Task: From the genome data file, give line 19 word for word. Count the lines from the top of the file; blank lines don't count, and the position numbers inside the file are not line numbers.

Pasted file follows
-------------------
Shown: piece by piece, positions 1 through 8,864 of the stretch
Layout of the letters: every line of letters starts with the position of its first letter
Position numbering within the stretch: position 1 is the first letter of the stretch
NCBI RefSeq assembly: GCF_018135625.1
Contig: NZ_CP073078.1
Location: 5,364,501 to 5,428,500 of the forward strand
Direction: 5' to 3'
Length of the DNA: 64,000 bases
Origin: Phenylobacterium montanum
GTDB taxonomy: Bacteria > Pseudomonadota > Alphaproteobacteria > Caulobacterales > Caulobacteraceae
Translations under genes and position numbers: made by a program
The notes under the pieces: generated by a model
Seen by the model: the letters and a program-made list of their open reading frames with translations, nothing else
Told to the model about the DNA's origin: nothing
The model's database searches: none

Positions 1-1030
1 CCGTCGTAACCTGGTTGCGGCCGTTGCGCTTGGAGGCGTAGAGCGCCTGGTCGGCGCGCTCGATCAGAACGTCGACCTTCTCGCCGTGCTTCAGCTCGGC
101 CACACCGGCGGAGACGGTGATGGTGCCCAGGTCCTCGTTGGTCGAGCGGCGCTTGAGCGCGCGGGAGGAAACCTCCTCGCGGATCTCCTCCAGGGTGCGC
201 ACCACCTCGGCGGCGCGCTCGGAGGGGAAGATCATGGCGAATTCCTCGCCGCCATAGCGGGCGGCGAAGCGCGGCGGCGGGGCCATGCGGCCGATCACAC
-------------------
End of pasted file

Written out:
201 ACCACCTCGGCGGCGCGCTCGGAGGGGAAGATCATGGCGAATTCCTCGCCGCCATAGCGGGCGGCGAAGCGCGGCGGCGGGGCCATGCGGCCGATCACAC